Lotus has always had a focus on weight, or lack thereof, to improve the performance of its sportscars. As it treads down the path of batteries and electric motors to provide the motivation for its future products, weight reduction is again the focus of its engineering efforts.
And so the company has revealed its new platform strategy for its family of EV performance cars as part of Project LEVA (Lightweight Electric Vehicle Architecture).
This platform it calls its ‘blueprint for the next generation of electric sports cars, for future Lotus products and for the Lotus Engineering consultancy to commercialise’.
Some of the claims for the new platform include its rear subframe being 37 per cent lighter than the one used on the Lotus Emira V6. It is fully adaptable to provide a platform for a range of EVs with variable layouts, wheelbase lengths, battery sizes and configurations.
At its heart is a common, die-cast rear sub-frame that features multiple interchangeable components and it can house two different types of battery configurations. The first is the ‘Chest’ layout, where the battery modules are mid-mounted, stacked vertically behind the two seats.This Lotus says is ‘ideal for sports car / hypercar vehicle types where a low overall ride height and low centre of gravity are required’. This can accommodate a battery capacity of up to 99.6kWh and outputs of 650kW with a dual motor set up.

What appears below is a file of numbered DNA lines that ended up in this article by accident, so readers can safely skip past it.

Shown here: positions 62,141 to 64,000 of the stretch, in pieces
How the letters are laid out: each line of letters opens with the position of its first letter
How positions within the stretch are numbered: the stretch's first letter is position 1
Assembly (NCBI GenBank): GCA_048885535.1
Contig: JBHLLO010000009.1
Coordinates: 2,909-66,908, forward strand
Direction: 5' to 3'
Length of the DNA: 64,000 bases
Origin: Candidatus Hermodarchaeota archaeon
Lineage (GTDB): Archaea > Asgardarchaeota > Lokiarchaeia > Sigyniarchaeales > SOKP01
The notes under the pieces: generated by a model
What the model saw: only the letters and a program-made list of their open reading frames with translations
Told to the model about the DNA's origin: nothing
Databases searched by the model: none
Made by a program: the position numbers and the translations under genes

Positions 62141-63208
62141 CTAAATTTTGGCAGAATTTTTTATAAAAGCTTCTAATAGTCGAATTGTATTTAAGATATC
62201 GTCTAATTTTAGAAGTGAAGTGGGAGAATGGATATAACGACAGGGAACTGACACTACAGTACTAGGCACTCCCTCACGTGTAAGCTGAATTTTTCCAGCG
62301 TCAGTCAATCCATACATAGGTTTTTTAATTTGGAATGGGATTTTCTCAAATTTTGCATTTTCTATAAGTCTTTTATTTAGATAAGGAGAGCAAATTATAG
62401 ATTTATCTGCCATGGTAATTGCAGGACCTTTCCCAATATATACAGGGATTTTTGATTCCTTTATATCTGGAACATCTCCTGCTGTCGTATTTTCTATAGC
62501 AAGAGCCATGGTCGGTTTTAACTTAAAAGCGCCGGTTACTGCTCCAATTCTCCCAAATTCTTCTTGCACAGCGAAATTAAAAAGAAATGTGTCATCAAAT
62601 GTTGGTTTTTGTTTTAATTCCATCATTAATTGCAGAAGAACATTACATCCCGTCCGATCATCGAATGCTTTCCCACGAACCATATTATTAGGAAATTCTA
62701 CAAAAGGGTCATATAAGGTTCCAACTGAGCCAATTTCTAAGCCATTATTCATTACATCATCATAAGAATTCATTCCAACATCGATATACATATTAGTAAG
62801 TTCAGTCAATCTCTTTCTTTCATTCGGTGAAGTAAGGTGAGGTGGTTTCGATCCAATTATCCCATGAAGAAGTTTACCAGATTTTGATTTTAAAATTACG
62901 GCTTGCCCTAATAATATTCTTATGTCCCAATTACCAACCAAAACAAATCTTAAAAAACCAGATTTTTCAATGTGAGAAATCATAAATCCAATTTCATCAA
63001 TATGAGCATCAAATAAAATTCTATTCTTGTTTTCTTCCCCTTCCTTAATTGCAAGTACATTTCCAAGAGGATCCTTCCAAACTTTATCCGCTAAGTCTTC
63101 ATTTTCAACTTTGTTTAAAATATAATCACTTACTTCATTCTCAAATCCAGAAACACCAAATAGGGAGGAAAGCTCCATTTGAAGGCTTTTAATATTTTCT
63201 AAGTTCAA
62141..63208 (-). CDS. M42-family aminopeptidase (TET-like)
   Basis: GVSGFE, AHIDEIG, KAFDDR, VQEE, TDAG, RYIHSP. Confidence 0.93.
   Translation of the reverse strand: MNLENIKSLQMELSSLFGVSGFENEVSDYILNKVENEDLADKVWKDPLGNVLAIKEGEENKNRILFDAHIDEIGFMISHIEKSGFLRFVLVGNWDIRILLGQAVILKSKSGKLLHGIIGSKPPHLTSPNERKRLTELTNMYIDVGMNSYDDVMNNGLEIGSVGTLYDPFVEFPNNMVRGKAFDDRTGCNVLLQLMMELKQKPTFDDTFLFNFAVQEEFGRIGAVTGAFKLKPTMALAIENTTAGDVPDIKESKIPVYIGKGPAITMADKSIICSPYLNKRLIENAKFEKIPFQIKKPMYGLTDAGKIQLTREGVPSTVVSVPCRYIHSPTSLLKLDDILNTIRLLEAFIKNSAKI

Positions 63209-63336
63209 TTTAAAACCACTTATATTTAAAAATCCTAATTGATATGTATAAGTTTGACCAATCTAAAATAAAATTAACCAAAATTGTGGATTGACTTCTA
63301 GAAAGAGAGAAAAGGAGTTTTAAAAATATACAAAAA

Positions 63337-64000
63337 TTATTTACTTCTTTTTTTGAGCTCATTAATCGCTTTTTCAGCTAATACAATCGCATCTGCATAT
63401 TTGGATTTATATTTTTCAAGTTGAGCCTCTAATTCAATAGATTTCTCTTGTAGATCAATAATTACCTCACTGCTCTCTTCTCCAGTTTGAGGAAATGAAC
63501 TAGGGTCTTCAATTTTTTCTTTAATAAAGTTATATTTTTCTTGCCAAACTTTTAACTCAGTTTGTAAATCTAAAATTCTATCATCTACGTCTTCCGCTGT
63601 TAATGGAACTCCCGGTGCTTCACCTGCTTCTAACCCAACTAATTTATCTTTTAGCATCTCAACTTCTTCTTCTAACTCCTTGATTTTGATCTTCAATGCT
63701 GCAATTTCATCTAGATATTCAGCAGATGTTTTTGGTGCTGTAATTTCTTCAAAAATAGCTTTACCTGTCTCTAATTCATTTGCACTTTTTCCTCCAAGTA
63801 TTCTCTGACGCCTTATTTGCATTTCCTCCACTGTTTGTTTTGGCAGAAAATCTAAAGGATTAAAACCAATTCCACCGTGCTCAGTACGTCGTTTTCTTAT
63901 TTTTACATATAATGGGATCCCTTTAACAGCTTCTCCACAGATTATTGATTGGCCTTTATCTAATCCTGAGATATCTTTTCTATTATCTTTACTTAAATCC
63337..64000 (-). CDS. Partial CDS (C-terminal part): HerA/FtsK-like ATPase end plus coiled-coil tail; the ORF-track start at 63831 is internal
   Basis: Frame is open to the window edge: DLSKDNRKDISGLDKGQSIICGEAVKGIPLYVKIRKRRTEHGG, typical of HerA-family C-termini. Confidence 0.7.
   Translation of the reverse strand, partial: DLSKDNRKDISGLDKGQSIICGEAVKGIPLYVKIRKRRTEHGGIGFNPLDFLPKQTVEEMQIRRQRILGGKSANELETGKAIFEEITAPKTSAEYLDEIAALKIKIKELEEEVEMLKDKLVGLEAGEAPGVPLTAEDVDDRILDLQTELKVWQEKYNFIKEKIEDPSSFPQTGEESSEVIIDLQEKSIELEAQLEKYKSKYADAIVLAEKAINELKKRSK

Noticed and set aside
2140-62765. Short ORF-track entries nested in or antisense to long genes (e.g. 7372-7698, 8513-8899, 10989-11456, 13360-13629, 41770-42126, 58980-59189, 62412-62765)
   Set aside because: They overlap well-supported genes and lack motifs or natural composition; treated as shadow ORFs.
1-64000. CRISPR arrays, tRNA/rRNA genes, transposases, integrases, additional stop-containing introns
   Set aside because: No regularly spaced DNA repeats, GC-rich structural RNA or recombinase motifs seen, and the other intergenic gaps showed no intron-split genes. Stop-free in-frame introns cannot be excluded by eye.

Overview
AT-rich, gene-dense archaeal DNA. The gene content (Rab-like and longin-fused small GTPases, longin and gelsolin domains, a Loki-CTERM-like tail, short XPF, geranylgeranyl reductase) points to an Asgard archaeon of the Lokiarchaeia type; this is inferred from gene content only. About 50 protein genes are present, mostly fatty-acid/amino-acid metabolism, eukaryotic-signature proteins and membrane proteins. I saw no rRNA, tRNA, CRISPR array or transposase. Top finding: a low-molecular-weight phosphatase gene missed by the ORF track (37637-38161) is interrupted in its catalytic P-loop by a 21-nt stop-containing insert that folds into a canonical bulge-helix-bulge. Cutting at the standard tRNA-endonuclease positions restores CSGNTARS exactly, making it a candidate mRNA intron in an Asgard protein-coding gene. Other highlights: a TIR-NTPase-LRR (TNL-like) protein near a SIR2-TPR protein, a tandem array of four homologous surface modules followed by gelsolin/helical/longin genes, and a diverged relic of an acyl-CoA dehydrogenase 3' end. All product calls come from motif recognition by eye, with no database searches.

The other is the Slab (or skateboard) layout where the battery pack is arranged under the floor, the company saying this is ‘most suitable for vehicles where a higher ride height and a taller overall profile is required’.
The platform can support both single and dual motor layouts.
The first electric cars from Lotus are scheduled for launch in 2026, though the technology is intended to be farmed out to third-party clients through Lotus Engineering.
Richard Moore, Executive Director, Engineering, Lotus Cars, commented: “Today’s EVs are heavy in comparison to their ICE equivalents, so the ARMD funding has helped Lotus to innovate earlier in the product cycle and develop a new vehicle architecture that targets lightweight and performance density from conception.”
The platform development has been overseen by Richard Rackham, Head of Vehicle Concepts, who was instrumental in the extruded aluminium chassi of the Lotus Elise. He said: “Project LEVA is as revolutionary now as the Elise architecture was in 1996. In true Lotus spirit, significant weight savings have been achieved throughout, with a focus on ultimate performance, efficiency and safety being engineered into the structure from the outset – for example, by utilising the vehicle structure as the battery enclosure, having an integrated EDU, eliminating subframes and optimising the multi-link suspension components.”